Nest hatches freestanding Thermostat E just for Europe
It's DIY time.
Katie CollinsSenior European Correspondent
Katie a UK-based news reporter and features writer. Officially, she is CNET's European correspondent, covering tech policy and Big Tech in the EU and UK. Unofficially, she serves as CNET's Taylor Swift correspondent. You can also find her writing about tech for good, ethics and human rights, the climate crisis, robots, travel and digital culture. She was once described a "living synth" by London's Evening Standard for having a microchip injected into her hand.
When we say similar, we mean it, because this iteration of the Thermostat E is very much a Europe-only product. It's designed specifically around the requirements of the legacy central heating systems and boilers in European homes. So what makes it different?
The all-new Thermostat E is a freestanding device that to the naked eye looks much the same at the US version, with its white rim and frosted display. Your first clue that it's different is that it comes with its very own little white tabletop perch, which is unique to European models. This allows you the flexibility to place it anywhere in your home, rather than restricting placement according to where your current thermostat is installed.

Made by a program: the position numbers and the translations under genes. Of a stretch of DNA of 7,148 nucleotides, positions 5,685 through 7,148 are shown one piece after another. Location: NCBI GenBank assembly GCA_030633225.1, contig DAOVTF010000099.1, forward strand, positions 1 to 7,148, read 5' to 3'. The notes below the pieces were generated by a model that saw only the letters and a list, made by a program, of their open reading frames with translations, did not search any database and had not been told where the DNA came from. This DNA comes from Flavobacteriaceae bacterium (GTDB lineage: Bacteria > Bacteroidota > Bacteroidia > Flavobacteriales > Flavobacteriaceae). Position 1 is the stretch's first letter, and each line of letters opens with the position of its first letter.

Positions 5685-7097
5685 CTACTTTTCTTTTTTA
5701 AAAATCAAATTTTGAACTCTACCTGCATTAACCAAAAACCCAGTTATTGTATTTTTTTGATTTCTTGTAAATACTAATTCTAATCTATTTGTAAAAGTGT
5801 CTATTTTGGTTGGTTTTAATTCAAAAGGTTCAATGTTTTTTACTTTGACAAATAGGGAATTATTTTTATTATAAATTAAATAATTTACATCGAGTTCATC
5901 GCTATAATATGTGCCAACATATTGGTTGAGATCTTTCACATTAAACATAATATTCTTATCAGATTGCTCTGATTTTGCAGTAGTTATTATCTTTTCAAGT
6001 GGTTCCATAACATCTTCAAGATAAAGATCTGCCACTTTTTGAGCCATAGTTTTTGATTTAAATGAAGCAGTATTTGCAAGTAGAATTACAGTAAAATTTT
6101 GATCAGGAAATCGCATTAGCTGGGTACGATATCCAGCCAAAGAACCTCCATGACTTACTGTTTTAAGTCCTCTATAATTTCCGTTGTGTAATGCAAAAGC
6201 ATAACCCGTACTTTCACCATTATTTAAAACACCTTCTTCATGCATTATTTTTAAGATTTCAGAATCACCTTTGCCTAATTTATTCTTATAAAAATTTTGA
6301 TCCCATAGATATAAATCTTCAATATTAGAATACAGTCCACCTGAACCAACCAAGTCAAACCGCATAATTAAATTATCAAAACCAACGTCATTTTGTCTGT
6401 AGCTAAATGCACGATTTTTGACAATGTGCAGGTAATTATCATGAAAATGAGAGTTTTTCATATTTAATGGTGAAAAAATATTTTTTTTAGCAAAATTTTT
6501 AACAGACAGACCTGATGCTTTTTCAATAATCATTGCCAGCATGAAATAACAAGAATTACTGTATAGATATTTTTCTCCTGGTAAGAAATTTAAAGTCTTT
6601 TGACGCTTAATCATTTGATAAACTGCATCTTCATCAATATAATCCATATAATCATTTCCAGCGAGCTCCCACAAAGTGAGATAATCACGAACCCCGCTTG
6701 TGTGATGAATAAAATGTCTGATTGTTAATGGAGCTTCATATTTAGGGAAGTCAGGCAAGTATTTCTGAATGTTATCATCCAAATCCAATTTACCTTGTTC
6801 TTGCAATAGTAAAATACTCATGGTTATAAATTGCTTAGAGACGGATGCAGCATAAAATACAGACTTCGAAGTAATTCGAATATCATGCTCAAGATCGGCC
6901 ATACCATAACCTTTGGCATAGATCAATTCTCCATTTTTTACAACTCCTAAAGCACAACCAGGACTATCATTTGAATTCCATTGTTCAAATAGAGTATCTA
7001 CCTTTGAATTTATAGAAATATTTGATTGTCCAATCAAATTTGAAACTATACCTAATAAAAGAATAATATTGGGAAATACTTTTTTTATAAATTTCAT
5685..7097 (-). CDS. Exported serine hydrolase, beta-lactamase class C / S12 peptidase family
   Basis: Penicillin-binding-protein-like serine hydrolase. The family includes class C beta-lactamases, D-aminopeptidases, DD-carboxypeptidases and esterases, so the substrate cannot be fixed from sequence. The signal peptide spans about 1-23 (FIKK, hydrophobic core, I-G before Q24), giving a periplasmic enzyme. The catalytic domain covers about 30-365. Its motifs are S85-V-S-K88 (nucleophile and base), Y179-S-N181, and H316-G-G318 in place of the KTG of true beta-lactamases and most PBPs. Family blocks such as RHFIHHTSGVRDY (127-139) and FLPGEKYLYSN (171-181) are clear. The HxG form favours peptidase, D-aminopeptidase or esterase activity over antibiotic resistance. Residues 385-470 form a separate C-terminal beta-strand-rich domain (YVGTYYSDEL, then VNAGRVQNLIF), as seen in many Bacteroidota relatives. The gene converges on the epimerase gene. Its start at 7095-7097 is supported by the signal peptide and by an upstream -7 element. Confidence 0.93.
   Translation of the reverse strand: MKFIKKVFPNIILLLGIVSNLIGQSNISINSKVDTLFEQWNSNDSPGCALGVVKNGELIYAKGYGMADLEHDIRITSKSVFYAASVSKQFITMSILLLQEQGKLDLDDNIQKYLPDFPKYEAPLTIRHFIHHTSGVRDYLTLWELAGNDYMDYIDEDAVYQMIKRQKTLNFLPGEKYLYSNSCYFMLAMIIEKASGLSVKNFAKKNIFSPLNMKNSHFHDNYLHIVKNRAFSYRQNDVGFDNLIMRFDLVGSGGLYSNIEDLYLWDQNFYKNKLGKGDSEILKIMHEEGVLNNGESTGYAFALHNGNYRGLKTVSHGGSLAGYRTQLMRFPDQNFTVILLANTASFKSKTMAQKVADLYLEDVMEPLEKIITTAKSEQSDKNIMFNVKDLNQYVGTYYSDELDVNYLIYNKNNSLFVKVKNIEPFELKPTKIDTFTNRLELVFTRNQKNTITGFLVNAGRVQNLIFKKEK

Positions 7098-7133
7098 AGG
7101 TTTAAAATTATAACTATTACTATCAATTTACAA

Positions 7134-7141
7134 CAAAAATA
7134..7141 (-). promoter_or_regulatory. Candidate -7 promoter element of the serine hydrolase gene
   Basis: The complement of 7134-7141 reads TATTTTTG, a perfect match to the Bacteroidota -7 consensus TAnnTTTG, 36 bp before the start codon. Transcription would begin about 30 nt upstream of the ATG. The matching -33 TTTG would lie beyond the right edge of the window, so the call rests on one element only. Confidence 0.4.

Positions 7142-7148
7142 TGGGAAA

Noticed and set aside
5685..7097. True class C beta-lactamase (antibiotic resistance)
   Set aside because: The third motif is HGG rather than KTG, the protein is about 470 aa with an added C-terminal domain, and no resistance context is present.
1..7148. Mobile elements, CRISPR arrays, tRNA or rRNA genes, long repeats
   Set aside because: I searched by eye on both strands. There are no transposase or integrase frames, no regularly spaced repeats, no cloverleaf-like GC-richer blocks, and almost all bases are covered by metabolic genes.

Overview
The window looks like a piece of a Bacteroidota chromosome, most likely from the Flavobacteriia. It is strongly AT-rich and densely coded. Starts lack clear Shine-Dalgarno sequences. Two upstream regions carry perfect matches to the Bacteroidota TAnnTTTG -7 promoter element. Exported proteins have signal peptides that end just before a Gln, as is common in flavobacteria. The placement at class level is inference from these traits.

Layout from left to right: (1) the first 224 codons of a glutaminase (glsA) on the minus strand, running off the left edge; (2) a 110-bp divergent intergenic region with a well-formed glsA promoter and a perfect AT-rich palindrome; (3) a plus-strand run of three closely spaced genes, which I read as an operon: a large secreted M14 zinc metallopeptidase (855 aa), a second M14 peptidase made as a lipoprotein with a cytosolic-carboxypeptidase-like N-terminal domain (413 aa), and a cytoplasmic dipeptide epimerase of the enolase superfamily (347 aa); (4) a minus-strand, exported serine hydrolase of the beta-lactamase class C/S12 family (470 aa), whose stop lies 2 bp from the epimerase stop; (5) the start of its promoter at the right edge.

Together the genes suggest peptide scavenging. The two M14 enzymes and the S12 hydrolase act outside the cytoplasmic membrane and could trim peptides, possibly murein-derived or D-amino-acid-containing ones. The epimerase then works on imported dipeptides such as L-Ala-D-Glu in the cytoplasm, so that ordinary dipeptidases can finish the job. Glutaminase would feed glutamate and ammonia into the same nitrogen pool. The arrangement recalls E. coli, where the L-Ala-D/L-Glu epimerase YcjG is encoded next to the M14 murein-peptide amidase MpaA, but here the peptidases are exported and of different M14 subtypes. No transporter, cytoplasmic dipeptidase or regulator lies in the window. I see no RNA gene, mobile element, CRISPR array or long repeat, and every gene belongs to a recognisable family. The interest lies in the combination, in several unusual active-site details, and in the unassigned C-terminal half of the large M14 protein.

Features and insights are much the same as on the original Nest Thermostat, although the company has also added a little something extra. Many users choose to allow Nest's thermostats to learn their routines over time, but the Thermostat E also comes with predefined schedules that you can choose to enable from the word go. The schedules are based around average routines Nest has observed among users, and will differ depending on whether you're based in the UK or mainland Europe.
Another way in which the European Thermostat E is different is that it comes with a second bundled product. The Nest Heat Link E is a grey fabric disc that replaces your existing wall-mounted thermostat and connects wirelessly with the Nest Thermostat E, wherever you decide to place it. Like the thermostat, the Heat Link E contains a temperature sensor, which should help provide an even more accurate temperature reading throughout a home (presuming they are kept in different rooms).
Nest designed the Heat Link specifically so that anyone can choose to install it. This sets the Thermostat E apart from Nest's existing thermostat, which the company recommends is installed by a professional. Nest offers a step-by-step tutorial in its app -- which it calls a Wiring Wizard -- to take you through installation. The intention is to help keep the cost down by installing it yourself.
The price of Nest's current thermostat including installation is £314 in the UK, but the Thermostat E will be priced at £199. You can still employ a Nest-recommended technician to install it for you if you wish, but Nest hopes most people will find it easy enough to incorporate into an hour's worth of weekend DIY.
The Nest Thermostat E will be available for preorder immediately and you should start seeing it in stores from mid-October.
Correction, Oct. 2 at 4:15 a.m. PT: The white tabletop perch is only available for European models.
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